Other than the usual Dippers, Siskins, Marsh Tits, Nuthatches, etc, that was it on the bird front today.  However I always leave Dartmoor looking forward to my next visit...

Tuesday, 22 January 2019

Lapwing Quiz; The Results

So here's the original photo, which I gave people 15 seconds to look at before making their guesstimates of how many Lapwing are on the shingle island...



A total of fifteen replies gave answers varying from 226 to 900. And a quick calculation of these revealed the mean answer to be 496, which is precisely 29 less than the correct answer of 525...



Thanks to all who got involved with the fun and well done to the closest two; @hjwright99 with 521 and @alexmxck with 520. You win exactly nothing, but hold your heads high....well unless you cheated of course!

I took this photo on Saturday when there were at least 1,500 Lapwing on Black Hole Marsh, it was completely crammed full of them...



Along with a Greenshank, about 30 Snipe and 26 Dunlin...

Roosting Dunlin


Off the beach there's still four Common Scoter, plus yesterday a group of five Red-throated Divers flew west whilst I happened to be watching (well chatting to Roger actually!). I have been checking the gulls on the Estuary whenever I've had the chance, sadly no further sign of Gav's Caspian with nothing else of note either.

Saturday, 19 January 2019

Count the Lapwing!

Just for a bit of fun...

Clicking 'full screen' (the disjointed square that appears in the bottom right hand corner once you've pressed play) will help a lot ...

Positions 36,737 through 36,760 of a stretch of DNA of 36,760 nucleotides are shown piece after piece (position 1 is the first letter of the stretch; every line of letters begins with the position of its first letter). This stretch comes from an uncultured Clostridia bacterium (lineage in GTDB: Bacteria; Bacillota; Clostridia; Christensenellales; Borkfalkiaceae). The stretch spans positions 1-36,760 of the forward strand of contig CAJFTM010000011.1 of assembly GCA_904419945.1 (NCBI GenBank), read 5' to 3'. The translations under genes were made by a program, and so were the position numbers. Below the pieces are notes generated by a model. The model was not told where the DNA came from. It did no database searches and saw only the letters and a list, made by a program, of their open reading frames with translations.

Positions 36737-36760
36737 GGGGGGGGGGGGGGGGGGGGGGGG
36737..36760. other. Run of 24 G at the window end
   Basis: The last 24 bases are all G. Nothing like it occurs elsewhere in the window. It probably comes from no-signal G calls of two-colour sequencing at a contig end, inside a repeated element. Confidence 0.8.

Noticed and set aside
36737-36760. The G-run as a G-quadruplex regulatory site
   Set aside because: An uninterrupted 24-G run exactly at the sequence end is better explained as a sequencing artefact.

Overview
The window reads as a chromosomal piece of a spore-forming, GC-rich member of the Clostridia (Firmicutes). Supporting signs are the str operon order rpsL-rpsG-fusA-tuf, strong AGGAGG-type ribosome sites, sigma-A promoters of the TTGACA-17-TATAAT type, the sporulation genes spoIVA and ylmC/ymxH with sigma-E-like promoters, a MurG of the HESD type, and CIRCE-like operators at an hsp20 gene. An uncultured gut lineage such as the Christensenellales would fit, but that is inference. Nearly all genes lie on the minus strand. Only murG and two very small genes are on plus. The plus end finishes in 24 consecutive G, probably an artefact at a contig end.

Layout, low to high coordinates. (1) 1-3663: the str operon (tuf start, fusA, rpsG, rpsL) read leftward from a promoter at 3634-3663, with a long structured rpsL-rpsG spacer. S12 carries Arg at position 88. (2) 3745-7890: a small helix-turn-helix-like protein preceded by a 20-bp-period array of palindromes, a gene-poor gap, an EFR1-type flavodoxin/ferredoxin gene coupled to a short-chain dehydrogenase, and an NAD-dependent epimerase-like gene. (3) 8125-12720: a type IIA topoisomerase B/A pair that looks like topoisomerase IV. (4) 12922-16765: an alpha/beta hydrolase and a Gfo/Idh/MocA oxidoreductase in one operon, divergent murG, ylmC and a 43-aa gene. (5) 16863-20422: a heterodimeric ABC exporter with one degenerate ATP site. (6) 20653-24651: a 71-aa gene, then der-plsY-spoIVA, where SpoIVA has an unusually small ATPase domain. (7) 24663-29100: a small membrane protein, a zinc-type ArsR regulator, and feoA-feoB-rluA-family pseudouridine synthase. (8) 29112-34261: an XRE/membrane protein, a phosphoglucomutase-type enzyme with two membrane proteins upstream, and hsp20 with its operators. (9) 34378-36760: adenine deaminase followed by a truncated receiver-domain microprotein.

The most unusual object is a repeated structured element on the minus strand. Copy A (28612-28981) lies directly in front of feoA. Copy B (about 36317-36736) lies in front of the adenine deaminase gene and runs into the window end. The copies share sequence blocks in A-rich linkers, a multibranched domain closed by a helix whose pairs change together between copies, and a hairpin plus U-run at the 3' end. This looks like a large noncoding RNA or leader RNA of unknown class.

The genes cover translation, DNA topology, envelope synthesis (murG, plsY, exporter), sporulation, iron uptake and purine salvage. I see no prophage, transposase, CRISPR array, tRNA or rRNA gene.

Tweet me or leave a comment with your estimate. Photo taken today at Black Hole Marsh.


Sunday, 13 January 2019

Lyme Regis

An enjoyable family wander around Lyme Regis this afternoon revealed the lingering immature drake Eider distantly off the Cobb...



And 13 Purple Sandpiper feeding along the shoreline off the eastern end of the sea front...



Just a pity the sun wasn't out!


Friday, 11 January 2019

Who's Nicked Our Cattle Egrets?

Wasn't a bad sunset over the Axe Estuary last night...



I was there to check the roosting egrets, and came away feeling surprised having not seen any Cattle Egrets! Looks like they've all gone to Abbotsbury. Two adult Med Gulls on the Estuary were as exciting as it got.  Saying that I was surprised to see a distant Starling murmuration, albeit a small one (a mini-murm!) over Seaton. It turns out they are roosting behind solar panels on a house roof near the Orchard car park...



Today, during a local wander to get little Harry to sleep, a female-type Black Redstart was showing well along the sea front...



Other recent little snippets of interest from me include a lingering Greenshank and four Shoveler in the valley, up to three Common Scoter, Red-throated Divers and Great Crested Grebes settled offshore, and a pair of Blackcaps in Mum and Dad's front garden.

Maybe it's a good time to be reminded that in roughly eight weeks Wheatears will be here!